India’s IDFC Private Equity, an arm of Infrastructure Development Finance Co Ltd, could raise its fourth fund for large infrastructure projects in late 2010, although rising valuations are a challenge for deals, a top executive said on Tuesday.
IDFC Private Equity, India’s largest infrastructure-focused fund, has spent about 40 percent of IDFC Private Equity Fund III, which was closed in May 2008 after raising $700 million, chief executive Luis Miranda told Reuters in an interview.
However, it has not done any deals in a year as valuation expectations have shot up, he said.
“We could be back in the market 15 months later, by end 2010, for a new fund,” said Miranda. “Today, if I were to raise a fund, it would be around $700 million.”
“There are tremendous investment opportunities. The challenge is valuation,” Miranda said.
India’s benchmark stock index .BSESN has risen 75 percent so far this year, raising the valuation expectations of Indian entrepreneurs looking for partners and investors.
Many firms have raised funds via stake sales or initial public offerings as the market has surged. Share sales have raised more than $15 billion this year, most of it in recent months.
“One of the significant challenges is the stock market,” said Miranda.
“Certainly, valuations are so high and investor appetite is so strong that people will say, ‘I’d rather list my company rather than being stuck with a stupid private equity company on my board trying to tell me how to run the company’.”
After being unable to exit investments last year as the stock market slumped by more than half, the firm was now working on about half a dozen “liquidations”, either full exits via trade sales or initial public offerings of shares, he said.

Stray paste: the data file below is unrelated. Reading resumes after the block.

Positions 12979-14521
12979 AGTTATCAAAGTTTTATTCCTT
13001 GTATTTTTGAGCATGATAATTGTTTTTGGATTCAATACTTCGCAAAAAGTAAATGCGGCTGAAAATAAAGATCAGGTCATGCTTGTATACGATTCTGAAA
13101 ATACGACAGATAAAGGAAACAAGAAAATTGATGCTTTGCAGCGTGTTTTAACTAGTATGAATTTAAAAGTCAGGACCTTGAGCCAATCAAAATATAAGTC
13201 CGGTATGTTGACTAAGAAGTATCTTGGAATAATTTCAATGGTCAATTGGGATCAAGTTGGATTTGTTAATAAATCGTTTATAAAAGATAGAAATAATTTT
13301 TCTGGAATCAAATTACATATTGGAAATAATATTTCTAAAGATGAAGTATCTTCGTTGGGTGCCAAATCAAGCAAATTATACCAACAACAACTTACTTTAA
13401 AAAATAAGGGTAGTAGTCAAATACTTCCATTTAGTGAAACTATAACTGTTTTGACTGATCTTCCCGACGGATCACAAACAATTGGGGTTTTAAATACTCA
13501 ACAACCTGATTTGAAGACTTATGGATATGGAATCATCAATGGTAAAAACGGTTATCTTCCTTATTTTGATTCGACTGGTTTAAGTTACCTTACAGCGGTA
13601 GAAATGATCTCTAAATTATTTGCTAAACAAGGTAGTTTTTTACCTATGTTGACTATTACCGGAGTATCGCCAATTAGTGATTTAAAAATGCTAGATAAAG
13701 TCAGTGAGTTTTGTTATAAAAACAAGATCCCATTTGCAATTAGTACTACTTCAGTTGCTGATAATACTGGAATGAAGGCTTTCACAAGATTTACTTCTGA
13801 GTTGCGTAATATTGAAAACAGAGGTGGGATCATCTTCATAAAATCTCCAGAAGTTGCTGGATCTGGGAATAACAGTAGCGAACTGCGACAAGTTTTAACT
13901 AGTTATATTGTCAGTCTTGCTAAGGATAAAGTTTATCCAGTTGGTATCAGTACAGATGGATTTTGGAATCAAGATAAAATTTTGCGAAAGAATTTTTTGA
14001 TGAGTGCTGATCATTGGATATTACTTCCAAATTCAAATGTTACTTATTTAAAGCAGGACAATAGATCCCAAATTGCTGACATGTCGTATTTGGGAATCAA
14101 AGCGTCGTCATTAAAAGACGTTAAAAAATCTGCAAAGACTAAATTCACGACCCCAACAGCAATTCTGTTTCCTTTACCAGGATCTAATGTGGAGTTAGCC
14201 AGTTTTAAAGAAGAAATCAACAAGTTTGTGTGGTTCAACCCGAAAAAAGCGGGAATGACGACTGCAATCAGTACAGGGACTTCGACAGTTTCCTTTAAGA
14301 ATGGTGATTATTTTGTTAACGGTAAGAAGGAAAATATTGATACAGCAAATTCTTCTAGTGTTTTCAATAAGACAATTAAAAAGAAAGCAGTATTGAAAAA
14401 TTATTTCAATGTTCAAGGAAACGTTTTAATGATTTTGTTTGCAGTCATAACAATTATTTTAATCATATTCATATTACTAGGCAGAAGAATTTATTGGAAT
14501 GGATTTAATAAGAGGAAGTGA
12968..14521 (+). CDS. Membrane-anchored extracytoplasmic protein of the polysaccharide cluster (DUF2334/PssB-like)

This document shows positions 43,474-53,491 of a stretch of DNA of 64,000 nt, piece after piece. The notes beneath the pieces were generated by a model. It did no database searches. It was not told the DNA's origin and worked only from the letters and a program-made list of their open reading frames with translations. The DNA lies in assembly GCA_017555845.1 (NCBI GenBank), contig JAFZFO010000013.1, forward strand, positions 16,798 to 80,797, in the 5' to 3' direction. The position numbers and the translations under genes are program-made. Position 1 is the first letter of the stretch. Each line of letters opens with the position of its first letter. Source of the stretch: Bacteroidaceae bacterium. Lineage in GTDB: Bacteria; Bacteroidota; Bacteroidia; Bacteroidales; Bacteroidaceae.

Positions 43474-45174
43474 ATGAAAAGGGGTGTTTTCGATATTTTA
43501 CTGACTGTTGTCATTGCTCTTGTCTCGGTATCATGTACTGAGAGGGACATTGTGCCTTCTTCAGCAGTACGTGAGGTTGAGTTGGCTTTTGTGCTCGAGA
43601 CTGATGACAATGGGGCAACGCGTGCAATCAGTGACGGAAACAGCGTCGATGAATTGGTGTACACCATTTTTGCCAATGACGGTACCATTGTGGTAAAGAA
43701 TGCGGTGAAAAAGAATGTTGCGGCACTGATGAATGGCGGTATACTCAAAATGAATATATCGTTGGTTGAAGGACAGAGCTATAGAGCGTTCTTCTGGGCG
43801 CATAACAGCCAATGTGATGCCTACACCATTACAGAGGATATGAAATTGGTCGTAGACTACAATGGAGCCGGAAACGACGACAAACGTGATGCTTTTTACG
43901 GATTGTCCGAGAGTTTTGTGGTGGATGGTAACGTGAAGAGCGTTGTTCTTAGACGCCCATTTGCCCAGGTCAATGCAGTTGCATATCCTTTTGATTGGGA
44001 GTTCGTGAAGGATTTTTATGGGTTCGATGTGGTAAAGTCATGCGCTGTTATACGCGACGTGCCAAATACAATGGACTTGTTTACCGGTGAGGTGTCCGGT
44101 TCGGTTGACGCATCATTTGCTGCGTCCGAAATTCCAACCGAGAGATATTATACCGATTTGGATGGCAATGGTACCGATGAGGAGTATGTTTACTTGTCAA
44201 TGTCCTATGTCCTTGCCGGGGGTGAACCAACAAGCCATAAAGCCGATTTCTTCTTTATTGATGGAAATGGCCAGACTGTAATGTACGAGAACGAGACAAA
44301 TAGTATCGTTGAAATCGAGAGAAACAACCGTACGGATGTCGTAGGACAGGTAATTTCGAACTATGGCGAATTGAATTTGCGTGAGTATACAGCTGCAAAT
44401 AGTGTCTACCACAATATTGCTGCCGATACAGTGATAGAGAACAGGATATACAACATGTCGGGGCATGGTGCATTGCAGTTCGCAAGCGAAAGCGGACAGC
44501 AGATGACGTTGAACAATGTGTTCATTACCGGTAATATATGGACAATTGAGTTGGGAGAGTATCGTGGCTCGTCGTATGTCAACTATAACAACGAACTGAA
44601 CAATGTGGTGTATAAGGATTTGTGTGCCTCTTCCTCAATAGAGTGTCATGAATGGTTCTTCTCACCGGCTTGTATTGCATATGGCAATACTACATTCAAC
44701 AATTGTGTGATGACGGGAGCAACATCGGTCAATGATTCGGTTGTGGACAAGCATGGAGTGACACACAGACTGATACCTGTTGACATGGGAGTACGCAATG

Ashoka Buildcon, an IDFC-backed construction company, has filed an application for a stock market listing, he said.
“We are comfortable with the pace of the investment. We have done four deals, which has been slower than before but it has been larger sums of money,” said Miranda.
“What have been not been comfortable is the work we have been spending on our portfolio companies. We thought we would have 8 liquidity events in 2008, but we ended up with zero,” he said.
He said the firm was spending more time improving the operations of companies it had invested in, saying they had to learn to survive in the medium term to take advantage of the long-term potential of India economic growth.
IDFC Private Equity has investments in 26 Indian companies, its website showed. Miranda said those that were focused on exports or related services, such as port builders, had been hit hard by the global downturn and the fund would focus more on firms driven by domestic infrastructure needs.